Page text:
“Chillest” Baby Ever Makes His Grand Entrance with Open Arms, After Incredible 4-Day Labor

Image Source: Laura Shockley Photography

As they say, every child is different. And for me, that’s been true right down to pregnancy and labor for each of my own kids. That’s why when I heard the story of Angel Taylor and her four-day-long labor — yes, you heard that right, FOUR DAYS — I had to talk to this mama about her experience.

Angel Taylor lives in Washington with her husband and three kids, and she is no stranger to difficult pregnancies and labor. Her oldest, now 6 years old, was delivered during a very traumatic C-section, and her daughter, now 3 years old, was born as a VBAC (vaginal birth after Cesarean) with a really long labor. But, she had no idea what was in store for her with baby number three.

Angel was diagnosed during her third pregnancy as being Group B strep positive, and she also had gestational diabetes.

“I kept calling him my wildcard baby, because there was so much about the pregnancy and birth that were totally different from what I’d experienced before,” Angel tells Babble. “A lot of things were completely new experiences for me, especially the gestational diabetes diagnosis.”

Birth is such a unique and unpredictable thing. It is one of our most vulnerable times and is so profound and life-changing.
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But, she also says that this was her third baby — and she knew it would be her last — so she tried to enjoy her pregnancy a little more.

“I didn’t feel miserable or in a rush for it to be over or anything like that,” Angel says. “If you stop and really think about it, it’s so mind-blowing what a miracle it is to create a new person and grow them from scratch, to feel them moving inside of you. It’s such a precious gift.”

And, any mom who has been through pregnancy and childbirth knows how true that statement is. While Angel knew that induction was going to be necessary due to her gestational diabetes, she also said that her blood pressure became an issue, too. She went in for a checkup thinking she would be induced the following week, and got a surprise from the doctor. They checked her blood pressure and it was dangerously high.

“He told me I’d actually need to go to L&D that very day,” says Angel. “He actually wanted me to go straight there, but we were completely unprepared as we expected to have another week left to prepare. So I needed to rush home to finish packing my hospital bags, install the car seat, pick my oldest up from school, and figure out childcare for them and pack their bags for it.”

As moms know, it’s not always easy to drop everything and go deliver a baby. Especially when you have older kids.

What makes Angel’s story unique, though, is the fact that she was in labor for four days, which sounds like a total nightmare to most women who have done it. But, she shares that she had excellent care, and knew that her doctors were doing what was best for her and the baby.

“He intentionally wanted it to be a slow process since we were not in imminent danger. Being aggressive with the induction runs the risk of stressing one or both of us or causing dangerous complications like uterine rupture. And he decided to start it at 37 weeks so we could be able to take the time for a long induction, rather than wait longer when my condition could have worsened and it would have been more of an emergency to get him out.”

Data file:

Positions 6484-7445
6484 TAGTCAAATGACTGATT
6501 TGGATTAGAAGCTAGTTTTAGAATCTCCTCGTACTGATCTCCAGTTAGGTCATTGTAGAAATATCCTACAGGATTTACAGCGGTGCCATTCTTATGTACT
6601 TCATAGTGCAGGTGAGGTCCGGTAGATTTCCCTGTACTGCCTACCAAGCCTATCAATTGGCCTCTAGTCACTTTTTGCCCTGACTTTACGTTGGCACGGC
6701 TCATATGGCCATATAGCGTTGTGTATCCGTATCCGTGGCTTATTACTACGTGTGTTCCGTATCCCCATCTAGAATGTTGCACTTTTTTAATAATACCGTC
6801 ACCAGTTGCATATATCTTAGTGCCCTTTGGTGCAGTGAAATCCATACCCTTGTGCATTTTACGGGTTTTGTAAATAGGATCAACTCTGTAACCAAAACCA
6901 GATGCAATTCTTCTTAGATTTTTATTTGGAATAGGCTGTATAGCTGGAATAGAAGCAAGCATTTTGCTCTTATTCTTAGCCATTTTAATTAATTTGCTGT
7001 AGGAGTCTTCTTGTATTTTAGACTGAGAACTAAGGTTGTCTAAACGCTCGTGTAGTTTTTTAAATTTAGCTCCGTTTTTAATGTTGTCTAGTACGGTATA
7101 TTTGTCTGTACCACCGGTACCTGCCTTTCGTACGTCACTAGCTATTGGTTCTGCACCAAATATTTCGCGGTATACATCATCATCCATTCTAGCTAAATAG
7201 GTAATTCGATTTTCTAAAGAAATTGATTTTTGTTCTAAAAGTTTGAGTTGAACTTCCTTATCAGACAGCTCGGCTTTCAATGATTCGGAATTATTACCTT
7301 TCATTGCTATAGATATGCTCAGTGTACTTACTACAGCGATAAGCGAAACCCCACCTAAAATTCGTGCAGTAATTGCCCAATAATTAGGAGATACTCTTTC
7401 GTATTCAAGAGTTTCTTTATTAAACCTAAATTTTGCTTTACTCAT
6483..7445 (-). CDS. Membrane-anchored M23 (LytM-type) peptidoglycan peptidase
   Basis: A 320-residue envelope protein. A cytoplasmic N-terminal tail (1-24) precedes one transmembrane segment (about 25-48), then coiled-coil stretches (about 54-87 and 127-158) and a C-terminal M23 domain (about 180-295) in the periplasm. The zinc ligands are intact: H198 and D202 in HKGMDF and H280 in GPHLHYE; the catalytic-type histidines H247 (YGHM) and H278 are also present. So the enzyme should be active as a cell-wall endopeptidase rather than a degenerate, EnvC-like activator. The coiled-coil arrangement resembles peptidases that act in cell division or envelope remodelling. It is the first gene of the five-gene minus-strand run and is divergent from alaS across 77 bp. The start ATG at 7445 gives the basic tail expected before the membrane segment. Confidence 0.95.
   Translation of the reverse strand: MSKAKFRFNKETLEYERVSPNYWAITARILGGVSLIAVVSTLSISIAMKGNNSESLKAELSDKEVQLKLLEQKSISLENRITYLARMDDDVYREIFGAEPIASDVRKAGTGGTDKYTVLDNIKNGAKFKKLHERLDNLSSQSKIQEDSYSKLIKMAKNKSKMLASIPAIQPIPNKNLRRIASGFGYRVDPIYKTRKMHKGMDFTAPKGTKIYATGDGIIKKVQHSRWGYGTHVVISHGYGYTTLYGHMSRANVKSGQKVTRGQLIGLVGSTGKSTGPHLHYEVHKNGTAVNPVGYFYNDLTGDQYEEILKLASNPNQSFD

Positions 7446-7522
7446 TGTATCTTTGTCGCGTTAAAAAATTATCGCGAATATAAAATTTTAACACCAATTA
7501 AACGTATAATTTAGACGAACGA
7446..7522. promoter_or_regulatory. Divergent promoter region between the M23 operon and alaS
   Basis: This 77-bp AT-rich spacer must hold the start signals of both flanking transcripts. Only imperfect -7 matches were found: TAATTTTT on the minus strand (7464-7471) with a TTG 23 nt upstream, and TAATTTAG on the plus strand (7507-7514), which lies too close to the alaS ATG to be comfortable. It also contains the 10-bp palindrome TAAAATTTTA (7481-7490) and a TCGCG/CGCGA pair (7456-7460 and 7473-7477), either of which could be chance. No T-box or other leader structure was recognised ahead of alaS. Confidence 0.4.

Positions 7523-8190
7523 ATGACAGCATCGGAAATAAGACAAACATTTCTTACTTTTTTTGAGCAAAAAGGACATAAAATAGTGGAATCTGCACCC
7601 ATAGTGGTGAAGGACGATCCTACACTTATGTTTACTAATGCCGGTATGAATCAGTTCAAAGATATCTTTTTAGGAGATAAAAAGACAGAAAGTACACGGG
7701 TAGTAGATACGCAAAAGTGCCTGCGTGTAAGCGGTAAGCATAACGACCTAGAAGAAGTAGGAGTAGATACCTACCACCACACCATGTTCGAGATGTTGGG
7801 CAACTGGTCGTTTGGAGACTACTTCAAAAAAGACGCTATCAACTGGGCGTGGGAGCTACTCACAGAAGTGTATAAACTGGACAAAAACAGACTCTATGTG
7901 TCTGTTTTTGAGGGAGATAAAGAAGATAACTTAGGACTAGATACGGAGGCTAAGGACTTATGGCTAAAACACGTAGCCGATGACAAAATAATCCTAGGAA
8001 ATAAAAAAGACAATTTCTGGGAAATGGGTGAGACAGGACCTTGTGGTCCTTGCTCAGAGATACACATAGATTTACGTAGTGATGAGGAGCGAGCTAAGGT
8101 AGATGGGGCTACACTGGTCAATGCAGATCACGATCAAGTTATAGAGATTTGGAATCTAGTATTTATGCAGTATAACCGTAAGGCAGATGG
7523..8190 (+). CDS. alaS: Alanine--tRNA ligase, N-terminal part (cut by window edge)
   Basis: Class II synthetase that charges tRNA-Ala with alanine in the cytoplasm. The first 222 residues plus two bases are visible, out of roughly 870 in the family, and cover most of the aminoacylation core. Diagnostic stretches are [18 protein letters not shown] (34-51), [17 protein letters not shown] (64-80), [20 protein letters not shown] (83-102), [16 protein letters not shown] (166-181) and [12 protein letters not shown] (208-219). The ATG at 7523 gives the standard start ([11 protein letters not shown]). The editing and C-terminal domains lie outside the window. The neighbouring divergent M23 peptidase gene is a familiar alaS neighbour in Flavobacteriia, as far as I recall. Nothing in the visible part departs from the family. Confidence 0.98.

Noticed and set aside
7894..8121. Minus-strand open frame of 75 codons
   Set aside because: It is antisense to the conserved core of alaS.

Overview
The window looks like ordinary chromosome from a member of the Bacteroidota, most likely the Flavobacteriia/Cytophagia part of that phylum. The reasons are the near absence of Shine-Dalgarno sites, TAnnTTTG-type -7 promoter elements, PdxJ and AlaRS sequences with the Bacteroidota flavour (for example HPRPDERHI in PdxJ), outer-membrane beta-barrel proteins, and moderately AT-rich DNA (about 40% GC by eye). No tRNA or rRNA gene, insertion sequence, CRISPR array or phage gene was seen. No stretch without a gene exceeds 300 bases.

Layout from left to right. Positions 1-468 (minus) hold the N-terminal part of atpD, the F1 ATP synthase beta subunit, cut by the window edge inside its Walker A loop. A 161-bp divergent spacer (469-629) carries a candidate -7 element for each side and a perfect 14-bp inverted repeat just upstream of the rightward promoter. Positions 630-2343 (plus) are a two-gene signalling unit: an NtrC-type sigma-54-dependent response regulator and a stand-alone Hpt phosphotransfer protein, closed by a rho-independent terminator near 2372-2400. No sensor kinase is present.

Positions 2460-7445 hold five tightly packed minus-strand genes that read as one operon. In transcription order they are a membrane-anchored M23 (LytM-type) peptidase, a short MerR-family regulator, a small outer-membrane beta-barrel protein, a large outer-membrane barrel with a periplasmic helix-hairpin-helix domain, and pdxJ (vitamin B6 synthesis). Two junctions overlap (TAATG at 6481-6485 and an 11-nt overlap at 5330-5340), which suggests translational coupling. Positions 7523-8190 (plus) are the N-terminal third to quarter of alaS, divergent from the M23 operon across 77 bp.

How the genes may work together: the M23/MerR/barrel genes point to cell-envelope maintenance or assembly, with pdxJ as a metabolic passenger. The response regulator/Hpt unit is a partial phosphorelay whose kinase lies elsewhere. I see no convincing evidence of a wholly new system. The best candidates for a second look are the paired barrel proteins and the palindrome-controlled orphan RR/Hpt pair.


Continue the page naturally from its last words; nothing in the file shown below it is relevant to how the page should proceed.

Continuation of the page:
Image Source: Laura Shockley Photography

Angel told Babble that the hardest part of being in labor for so long was the fact that she had to have a lot of focus to remain calm and relaxed for all that time. Especially when she was worried about how unprepared she had been to go into labor that day.

When I asked Angel why she thinks this story is resonating with so many, she said she believes it’s definitely because of the striking images her photographer, Laura Shockley, was able to capture in those incredible moments during and unique circumstances.

“C-sections are so rarely photographed at all (my OB had to pull some strings with the charge nurse for her to be allowed in, since the hospital policy is usually only one support person allowed) and the photos she captured are so incredible.”

And they really are. Her baby boy, Sullivan, was born on March 8th at 11:24 pm, and the photo of him with his arms outstretched makes me think this sweet little baby was just as ready to come out and meet his mama as she was to meet him.

And the best part is — after all that work and waiting, she told PEOPLE he is the “chillest baby.” In fact, she further explained to Babble that he rarely cries at all.

“It’s more like a whimper than full-out crying,” she says. “He has definitely made the transition easy on me since he is so calm. And my other kids just adore him and want to help as much as they can, so I definitely feel less apprehensive about my husband going out to sea soon.”

Image Source: Laura Shockley Photography

I don’t know about you, but I can’t help but look at these photos and remember what a miraculous feeling it is as a mom to have the privilege to bring sweet babies into this world, and Angel agrees.

“Birth is such a unique and unpredictable thing. It is one of our most vulnerable times and is so profound and life-changing. So it’s the kind of thing that brings people together to commiserate, empathize, and just support each other and our different stories.”

And we love Angel’s story. It sounds like all that waiting for baby Sullivan was worth it — not to mention, she has the gorgeous photos to prove it, too.

h/t: Love What Matters

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